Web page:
Bleeding Cool: Reading About What We Like To Read


BLEEDING COOL MAGAZINE #1 (Avatar Press, November 2012)

The first issue is finally here and it delivers on everything that was promised in the Issue #0 trial run that came out earlier this summer. Offering 114 pages of quality content for $4.99 BLEEDING COOL MAGAZINE brings more of the “daily news and opinions about comics, TV, and film” that the website offers with less time-sensitive material but still some advance previews, plus detailed interviews and in-depth articles/content that would seem too large and unwieldy on the web. And it’s all done in the same respectful-but-not-fawning and serious-but-not-clinical approach that the web site is known and praised for.

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It’s a nice comic-sized magazine that should fit right in beside the weekly books on the shelves of our favorite comic book stores. Is it a cross between the late WIZARD magazine and the current COMIC BUYER’S GUIDE? I’d agree with that. While COMICS BUYERS GUIDE is now in a magazine format, it still feels and reads more like a trade newspaper. CBG is certainly more serious than WIZARD was, and so is BLEEDING COOL magazine. However, BLEEDING COOL has that magazine look and feel (glossier pages and lots of photos and art) like WIZARD but without any of the fan boy and uber-geek nonsense that (in my opinion) helped bring an end to WIZARD’s publishing days.

Issue #1 has many articles spotlighting some of the current and upcoming works of note from the smaller publishers (Marvel and DC are mostly absent this issue, except for the power list): BOOM!, Valiant, Aspen, Dark Horse, Image, etc.

There are two highlights that make this issue more than worthwhile for me:

1) There is Part One of a lengthy interview with Alan Moore in which he goes into depth on both the concepts, background and ideas behind THE COURTYARD, NEONOMICON and the recent FASHION BEAST. Moore is returning to horror comics in a big way with a focus on “modernizing H.P. Lovecraft” and I am delighted to see him devote his incredible creative abilities to this genre.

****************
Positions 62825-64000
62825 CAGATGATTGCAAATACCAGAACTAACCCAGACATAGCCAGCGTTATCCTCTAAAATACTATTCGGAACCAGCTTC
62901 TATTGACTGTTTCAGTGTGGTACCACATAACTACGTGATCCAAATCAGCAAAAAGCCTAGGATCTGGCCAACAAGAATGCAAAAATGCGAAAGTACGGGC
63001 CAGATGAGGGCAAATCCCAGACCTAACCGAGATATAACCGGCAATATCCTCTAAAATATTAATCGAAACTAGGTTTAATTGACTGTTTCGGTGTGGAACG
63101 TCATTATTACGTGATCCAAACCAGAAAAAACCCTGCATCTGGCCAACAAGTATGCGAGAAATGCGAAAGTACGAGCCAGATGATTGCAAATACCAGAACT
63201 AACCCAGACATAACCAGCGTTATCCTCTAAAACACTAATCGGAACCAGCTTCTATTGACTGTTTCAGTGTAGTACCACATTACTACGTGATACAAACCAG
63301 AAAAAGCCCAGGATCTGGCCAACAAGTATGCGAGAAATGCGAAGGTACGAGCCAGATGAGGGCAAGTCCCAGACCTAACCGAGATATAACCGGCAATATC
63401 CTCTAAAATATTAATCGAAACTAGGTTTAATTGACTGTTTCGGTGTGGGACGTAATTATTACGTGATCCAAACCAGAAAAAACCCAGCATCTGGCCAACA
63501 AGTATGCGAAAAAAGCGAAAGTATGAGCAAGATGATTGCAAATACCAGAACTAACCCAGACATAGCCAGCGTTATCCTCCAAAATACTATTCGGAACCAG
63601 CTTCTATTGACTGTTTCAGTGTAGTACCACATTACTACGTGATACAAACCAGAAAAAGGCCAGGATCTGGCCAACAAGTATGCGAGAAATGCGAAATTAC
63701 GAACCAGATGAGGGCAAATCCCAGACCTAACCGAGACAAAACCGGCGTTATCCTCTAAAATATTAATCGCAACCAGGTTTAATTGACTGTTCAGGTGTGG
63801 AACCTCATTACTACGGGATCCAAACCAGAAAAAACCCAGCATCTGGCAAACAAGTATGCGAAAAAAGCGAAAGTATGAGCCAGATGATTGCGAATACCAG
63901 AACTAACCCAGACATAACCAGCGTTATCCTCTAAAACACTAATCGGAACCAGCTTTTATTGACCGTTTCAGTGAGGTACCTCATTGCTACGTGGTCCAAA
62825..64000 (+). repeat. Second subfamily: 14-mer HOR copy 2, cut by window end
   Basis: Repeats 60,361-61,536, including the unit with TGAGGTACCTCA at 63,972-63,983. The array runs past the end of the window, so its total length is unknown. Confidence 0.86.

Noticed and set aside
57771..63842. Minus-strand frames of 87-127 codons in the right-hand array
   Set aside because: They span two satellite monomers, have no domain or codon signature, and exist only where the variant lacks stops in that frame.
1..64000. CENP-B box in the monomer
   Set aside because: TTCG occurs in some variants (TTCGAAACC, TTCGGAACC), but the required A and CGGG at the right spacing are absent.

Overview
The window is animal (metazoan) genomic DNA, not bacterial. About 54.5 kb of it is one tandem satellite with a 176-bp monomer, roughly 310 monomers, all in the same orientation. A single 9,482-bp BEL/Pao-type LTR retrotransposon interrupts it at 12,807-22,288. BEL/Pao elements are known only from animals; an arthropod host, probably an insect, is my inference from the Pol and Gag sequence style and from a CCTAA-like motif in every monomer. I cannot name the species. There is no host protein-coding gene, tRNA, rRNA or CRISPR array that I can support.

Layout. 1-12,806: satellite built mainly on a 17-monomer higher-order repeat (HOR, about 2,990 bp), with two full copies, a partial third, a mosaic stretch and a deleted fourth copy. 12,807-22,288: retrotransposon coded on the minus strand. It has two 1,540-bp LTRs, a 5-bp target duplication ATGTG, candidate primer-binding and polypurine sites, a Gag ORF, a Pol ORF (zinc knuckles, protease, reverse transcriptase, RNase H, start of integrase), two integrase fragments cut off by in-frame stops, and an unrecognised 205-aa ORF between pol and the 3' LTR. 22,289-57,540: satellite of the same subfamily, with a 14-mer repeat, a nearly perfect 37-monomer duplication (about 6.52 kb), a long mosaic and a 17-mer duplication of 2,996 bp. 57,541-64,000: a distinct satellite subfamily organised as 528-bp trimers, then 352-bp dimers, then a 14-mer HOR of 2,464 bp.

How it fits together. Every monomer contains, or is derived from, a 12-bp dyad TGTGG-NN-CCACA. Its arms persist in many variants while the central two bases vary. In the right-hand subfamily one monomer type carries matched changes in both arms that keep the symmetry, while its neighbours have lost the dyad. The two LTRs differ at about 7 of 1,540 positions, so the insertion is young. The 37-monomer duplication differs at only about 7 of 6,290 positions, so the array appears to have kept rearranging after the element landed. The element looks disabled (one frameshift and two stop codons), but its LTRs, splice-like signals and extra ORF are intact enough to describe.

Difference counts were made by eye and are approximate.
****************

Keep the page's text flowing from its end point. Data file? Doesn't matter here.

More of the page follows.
2) “The Top 100 Power List Of Comic Books” as assembled by Rich Johnston is a must read for anyone interested in the business side of comics publishing and who the heavy hitters are. So there are less writers and artists on this list than you might imagine - - and a whole lot more financial people and chief executive officers, etc. Johnston ranks them all and supplies a little rationale for his decisions. This is sure to be controversial and should provoke a lot of debate. Number One? = Jim Lee! Where is Stan Lee? = Number 27. Many of my favorite creators made the list = Grant Morrison (#18), Neil Gaiman (#28), Alan Moore (#30), Mark Waid (45), Ross Ritchie (#47), Garth Ennis (#53), Warren Ellis (#67), Chris Staros (#81), and Bob Schreck (#98). You can see the list and view the critical comments at

There is also a neat price guide in the back of the issue that focuses on vintage books that have recently gone up in price and demand as well as current books that are demanding some higher prices for back issues.

Want to pick up a copy of BLEEDING COOL magazine but don’t know where to get it? There is a directory in the back of the magazine that lists all comic book stores in the U.S., Canada and the UK that are stocking multiple copies. In our area, look no further than THE COMIC BOOK SHOP in Wilmington, Delaware.


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